But the City Council voted 4-0 on Tuesday to approve the project, a revision of the plan first approved in a 3-2 vote by the Planning Commission in October and appealed by neighbors, based on the potential to block neighbors' views. Councilman Robert Whalen recused himself because he was on the commission when it reviewed the project.
Revisions included moving the outdoor elevator shaft 52 feet north and nine feet south and reducing the heaters on the new rooftop deck from 11 to eight and the umbrellas from 12 to nine. There will also be limited hours — 11 a.m. to 4 p.m.
Although neighbors no longer expressed concerns about the potential for blocked views, they still had questions about how the other limitations would be ensured.
"I want to know how the city will enforce the hours for the umbrellas and the heaters, and frankly I am getting a little tired of talking about it," resident Eileen Hoffman said.
Hoffman also said she wanted assurance that the rooftop deck serviced by the elevator would never be an enclosed structure.
"I want it on record that this is a patio with umbrellas that come down at 4 p.m.," Hoffman said.
Neighbor Chris Dornin said he was pleased with changes in the plan and the hours of operation.
"My view is much improved with this change," said Glenneryre Street resident Gary Hollon. "My major problem is how the hours will be enforced."
A limit on the hours the umbrellas may be unfurled was included in the resolution that sustained the commission approval of the project design and conditional use permit.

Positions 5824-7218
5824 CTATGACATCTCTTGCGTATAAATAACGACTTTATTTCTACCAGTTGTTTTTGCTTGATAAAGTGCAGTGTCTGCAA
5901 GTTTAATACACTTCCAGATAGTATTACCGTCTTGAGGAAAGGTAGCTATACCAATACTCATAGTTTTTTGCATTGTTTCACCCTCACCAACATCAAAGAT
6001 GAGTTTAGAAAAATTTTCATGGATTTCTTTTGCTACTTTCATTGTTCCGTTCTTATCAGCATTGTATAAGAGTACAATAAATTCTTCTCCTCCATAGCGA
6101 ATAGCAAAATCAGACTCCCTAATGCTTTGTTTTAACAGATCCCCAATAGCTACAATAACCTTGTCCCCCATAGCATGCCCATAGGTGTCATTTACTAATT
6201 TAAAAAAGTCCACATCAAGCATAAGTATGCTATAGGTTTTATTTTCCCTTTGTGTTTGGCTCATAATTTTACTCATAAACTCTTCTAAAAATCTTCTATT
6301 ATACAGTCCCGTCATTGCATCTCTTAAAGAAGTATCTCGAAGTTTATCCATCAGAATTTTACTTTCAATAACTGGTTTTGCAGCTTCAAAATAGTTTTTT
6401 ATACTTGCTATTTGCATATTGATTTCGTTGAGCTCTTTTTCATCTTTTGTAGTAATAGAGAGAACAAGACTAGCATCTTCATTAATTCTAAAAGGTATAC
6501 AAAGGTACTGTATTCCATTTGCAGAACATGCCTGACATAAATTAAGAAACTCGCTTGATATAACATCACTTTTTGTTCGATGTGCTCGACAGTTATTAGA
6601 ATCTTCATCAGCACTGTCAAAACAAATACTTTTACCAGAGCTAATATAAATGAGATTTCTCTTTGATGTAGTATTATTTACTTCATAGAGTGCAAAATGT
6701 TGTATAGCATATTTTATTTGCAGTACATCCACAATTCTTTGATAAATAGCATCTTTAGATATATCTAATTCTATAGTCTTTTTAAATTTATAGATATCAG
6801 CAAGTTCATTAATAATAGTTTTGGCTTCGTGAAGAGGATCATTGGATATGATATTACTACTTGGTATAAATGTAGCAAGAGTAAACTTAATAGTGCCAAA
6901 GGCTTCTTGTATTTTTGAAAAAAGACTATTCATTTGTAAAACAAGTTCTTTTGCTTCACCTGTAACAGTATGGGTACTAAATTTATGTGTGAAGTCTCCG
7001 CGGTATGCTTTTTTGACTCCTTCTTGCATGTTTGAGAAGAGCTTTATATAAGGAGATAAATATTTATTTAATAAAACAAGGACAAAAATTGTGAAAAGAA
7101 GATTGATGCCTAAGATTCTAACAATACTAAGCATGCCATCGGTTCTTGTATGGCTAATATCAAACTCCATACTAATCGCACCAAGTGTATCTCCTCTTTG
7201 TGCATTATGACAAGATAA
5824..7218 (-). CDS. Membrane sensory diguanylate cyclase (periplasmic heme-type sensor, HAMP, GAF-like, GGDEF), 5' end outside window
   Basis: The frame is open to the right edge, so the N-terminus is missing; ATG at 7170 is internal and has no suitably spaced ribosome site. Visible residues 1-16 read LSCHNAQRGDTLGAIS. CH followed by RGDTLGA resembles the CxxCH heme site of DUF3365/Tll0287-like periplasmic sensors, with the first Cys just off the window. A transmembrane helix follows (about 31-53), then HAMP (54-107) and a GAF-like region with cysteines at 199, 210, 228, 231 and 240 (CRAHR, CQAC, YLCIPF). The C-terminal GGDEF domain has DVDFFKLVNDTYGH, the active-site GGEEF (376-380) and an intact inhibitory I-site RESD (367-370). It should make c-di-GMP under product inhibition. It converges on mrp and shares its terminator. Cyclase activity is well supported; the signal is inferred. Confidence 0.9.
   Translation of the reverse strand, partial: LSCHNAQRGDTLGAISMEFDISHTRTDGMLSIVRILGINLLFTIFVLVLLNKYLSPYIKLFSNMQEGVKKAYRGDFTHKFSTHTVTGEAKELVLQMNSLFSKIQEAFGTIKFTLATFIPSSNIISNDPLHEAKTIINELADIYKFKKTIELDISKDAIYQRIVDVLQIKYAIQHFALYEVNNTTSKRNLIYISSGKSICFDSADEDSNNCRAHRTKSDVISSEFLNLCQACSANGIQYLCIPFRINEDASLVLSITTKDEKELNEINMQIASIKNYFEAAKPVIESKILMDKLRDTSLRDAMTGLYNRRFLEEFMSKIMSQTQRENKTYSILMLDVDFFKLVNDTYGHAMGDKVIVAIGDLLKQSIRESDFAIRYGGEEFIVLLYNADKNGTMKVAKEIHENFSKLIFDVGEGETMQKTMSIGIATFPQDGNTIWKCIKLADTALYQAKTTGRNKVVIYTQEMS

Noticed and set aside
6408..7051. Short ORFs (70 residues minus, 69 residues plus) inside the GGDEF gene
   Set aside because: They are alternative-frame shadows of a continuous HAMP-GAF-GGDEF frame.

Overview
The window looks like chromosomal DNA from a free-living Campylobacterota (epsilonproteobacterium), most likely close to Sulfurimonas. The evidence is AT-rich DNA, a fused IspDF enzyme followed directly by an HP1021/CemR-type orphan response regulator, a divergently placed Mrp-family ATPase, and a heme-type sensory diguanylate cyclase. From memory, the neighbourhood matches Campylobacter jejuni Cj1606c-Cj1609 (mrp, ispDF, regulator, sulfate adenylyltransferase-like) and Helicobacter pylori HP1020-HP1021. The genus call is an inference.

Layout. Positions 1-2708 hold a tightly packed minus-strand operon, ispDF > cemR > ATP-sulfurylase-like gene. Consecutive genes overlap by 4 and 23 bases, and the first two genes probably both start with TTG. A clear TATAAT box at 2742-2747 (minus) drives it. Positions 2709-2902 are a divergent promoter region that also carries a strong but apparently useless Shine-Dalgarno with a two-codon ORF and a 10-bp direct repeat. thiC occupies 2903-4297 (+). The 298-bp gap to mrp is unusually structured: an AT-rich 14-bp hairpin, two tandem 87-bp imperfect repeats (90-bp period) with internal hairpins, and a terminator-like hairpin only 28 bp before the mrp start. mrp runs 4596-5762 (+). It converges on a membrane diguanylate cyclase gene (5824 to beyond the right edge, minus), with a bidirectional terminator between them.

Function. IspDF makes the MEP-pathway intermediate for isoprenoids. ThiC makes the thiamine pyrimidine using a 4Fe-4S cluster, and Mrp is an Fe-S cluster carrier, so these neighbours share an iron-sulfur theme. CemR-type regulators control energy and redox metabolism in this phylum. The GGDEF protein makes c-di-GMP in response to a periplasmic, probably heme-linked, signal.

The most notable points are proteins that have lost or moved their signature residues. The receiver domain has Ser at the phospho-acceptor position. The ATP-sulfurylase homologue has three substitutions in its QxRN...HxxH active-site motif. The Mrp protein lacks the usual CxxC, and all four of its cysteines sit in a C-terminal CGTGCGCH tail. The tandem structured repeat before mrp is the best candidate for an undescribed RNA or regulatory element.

Written complaints about violations are subject to review and possible revocation of the approval, City Attorney Philip Kohn said.
"You'll let us know," Mayor Pro Tem Elizabeth Pearson said to the wary Hoffman.
Architect Marshall Ininns first presented the project to the council in January, during which he was advised to find another location for the elevator and re-stake the modifications, including a reduced number of umbrellas and heaters on the proposed rooftop deck.
The elevator is required by the Americans with Disabilities Act to provide access to the deck and will be connected to the deck by an exposed corridor. The floor area of the corridor will be subtracted from the existing restaurant area to ensure no intensification of use.
"We have gone to great effort to make this work and we moved the elevator at great expense," Innins said. "If we had presented this to the commission, we might have gotten a 5-0 vote."
Attorney Larry Nokes, who represents Mozambique owner Ivan Spiers, said the rooftop deck enhances the entire tourist-serving area but also benefits local residents and the city.
"Look what a rooftop deck did for the Casa del Camino," Nokes said. "Without it, the city would have lost tax benefits."
Nokes also presented a three-page list of community events hosted by Mozambique.
"Great things have been done (by Mozambique), but that is not relevant," Councilman Steven Dicterow said. "View equity is and that has been achieved."
The approved conditional use permit will apply to the current and any future owners of the property.